7. Default-mode network connectivity and white matter burden in late-life depression.

    Science.gov (United States)

    Wu, Minjie; Andreescu, Carmen; Butters, Meryl A; Tamburo, Robert; Reynolds, Charles F; Aizenstein, Howard

    2011-10-31

    The brain's default-mode network has been the focus of intense research. This study characterizes the default-mode network activity in late-life depression and the correlation of the default-mode network activity changes with the white-matter hyperintensities burden. We hypothesized that elderly depressed subjects would have altered default-mode network activity, which would correlate with the increased white-matter hyperintensities burden. Twelve depressed subjects (mean Hamilton Depression Rating Scale 19.8±4.1, mean age 70.5±4.9) and 12 non-depressed, comparison subjects (mean age 69±6.5) were included. Functional magnetic resonance imaging (fMRI) data were collected while subjects performed a low cognitive load, event-related task. We compared the default-mode network activity in these groups (including depressed subjects pre- and post-antidepressant treatment). We analyzed the resting connectivity patterns of the posterior cingulate cortex. Deconvolution was used to evaluate the correlation of resting-state connectivity scores with the white-matter hyperintensities burden. Compared with non-depressed elderly, depressed subjects pretreatment had decreased connectivity in the subgenual anterior cingulate cortex and increased connectivity in the dorsomedial prefrontal cortex and the orbito-frontal cortex. The abnormal connectivity was significantly correlated with the white-matter hyperintensities burden. Remitted elderly depressed subjects had improved functional connectivity compared to pretreatment, although alterations persisted in the anterior cingulate and the prefrontal cortex when remitted elderly depressed subjects were compared with non-depressed elderly. Our study provides evidence for altered default-mode network connectivity in late-life depression. The correlation between white-matter hyperintensities burden and default-mode network connectivity emphasizes the role of vascular changes in late-life depression etiopathogenesis. Copyright © 2011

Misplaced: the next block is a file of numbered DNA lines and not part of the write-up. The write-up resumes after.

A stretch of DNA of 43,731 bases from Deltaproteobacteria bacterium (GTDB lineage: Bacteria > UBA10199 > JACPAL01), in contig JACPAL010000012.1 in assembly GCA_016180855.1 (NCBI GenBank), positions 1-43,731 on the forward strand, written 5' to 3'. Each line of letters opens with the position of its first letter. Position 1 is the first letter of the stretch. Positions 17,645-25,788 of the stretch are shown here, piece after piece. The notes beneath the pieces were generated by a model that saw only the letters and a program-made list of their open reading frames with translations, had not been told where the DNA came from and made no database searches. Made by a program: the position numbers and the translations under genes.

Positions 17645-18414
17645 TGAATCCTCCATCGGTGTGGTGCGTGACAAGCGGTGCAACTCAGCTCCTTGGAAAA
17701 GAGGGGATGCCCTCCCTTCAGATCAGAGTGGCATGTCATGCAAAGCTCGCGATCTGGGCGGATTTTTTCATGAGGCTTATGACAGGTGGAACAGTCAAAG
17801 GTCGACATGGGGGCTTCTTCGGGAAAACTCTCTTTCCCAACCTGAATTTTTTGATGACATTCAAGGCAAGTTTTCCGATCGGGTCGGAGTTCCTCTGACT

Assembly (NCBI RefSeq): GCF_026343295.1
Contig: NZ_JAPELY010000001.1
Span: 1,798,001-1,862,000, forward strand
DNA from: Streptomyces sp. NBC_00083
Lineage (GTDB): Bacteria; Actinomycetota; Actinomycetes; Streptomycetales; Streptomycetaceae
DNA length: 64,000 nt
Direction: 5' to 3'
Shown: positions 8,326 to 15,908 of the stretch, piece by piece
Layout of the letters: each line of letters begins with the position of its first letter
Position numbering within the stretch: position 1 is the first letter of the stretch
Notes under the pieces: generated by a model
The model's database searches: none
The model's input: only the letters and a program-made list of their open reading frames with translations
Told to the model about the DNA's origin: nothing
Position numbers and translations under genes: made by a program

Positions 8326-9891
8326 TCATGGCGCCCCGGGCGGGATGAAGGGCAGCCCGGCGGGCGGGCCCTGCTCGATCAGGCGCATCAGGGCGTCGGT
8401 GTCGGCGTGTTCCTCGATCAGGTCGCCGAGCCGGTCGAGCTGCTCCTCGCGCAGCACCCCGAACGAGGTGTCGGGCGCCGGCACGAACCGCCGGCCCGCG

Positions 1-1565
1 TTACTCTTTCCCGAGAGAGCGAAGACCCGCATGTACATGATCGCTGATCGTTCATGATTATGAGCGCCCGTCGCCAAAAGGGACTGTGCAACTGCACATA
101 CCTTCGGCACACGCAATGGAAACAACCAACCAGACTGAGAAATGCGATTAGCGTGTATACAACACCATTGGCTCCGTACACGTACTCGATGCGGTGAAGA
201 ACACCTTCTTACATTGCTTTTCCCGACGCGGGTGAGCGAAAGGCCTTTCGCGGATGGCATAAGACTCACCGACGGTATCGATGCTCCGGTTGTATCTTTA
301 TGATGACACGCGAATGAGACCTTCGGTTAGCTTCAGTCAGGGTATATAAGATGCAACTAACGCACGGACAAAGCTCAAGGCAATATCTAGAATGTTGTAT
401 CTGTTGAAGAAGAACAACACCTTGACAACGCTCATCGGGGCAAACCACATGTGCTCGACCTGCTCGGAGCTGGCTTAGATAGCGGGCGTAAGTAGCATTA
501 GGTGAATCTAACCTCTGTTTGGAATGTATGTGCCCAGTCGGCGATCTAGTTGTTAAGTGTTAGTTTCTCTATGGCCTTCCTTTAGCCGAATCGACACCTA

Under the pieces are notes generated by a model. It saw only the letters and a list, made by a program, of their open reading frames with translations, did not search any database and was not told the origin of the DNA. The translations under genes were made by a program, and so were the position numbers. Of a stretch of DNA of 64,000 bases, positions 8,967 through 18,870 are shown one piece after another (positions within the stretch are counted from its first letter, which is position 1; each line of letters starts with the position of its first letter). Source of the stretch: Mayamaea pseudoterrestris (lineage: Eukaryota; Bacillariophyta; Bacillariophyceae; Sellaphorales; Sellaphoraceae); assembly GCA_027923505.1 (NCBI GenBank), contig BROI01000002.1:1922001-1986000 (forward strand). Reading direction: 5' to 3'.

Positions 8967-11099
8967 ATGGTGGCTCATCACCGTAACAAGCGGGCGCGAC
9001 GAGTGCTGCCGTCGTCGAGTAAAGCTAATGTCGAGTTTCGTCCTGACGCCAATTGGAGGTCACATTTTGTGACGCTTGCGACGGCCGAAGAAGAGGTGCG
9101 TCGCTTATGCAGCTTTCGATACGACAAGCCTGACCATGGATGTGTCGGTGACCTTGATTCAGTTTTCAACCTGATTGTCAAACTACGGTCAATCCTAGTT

8. ``Green's function'' approach & low-mode asymmetries

    Science.gov (United States)

    Masse, Laurent; Clark, Dan; Salmonson, Jay; MacLaren, Steve; Ma, Tammy; Khan, Shahab; Pino, Jesse; Ralph, Jo; Czajka, C.; Tipton, Robert; Landen, Otto; Kyrala, Georges; 2 Team; 1 Team

    2017-10-01

    Long wavelength, low mode asymmetries are believed to play a leading role in limiting the performance of current ICF implosions on NIF. These long wavelength modes are initiated and driven by asymmetries in the x-ray flux from the hohlraum; however, the underlying hydrodynamics of the implosion also act to amplify these asymmetries. The work presented here aim to deepen our understanding of the interplay of the drive asymmetries and the underlying implosion hydrodynamics in determining the final imploded configuration. This is accomplished through a synthesis of numerical modeling, analytic theory, and experimental data. In detail, we use a Green's function approach to connect the drive asymmetry seen by the capsule to the measured inflight and hot spot symmetries. The approach has been validated against a suite of numerical simulations. Ultimately, we hope this work will identify additional measurements to further constrain the asymmetries and increase hohlraum illumination design flexibility on the NIF. The technique and derivation of associated error bars will be presented. LLC, (LLNS) Contract No. DE-AC52-07NA27344.

  9. Altered Functional Connectivity of the Default Mode Network in Patients With Schizo-obsessive Comorbidity: A Comparison Between Schizophrenia and Obsessive-compulsive Disorder

    DEFF Research Database (Denmark)

    Wang, Yongming; Zou, Lai-quan; Xie, Wen-lan

    2018-01-01

    increased rsFC between subregions of the DMN and the middle temporal gyrus, but the OCD group exhibited decreased rsFC between them. These findings highlight a specific alteration in functional connectivity in the DMN in patients with SOC, and provide new insights into the dysfunctional brain organization...

  10. Default mode network deactivation during odor-visual association.

    Science.gov (United States)

    Karunanayaka, Prasanna R; Wilson, Donald A; Tobia, Michael J; Martinez, Brittany E; Meadowcroft, Mark D; Eslinger, Paul J; Yang, Qing X

    2017-03-01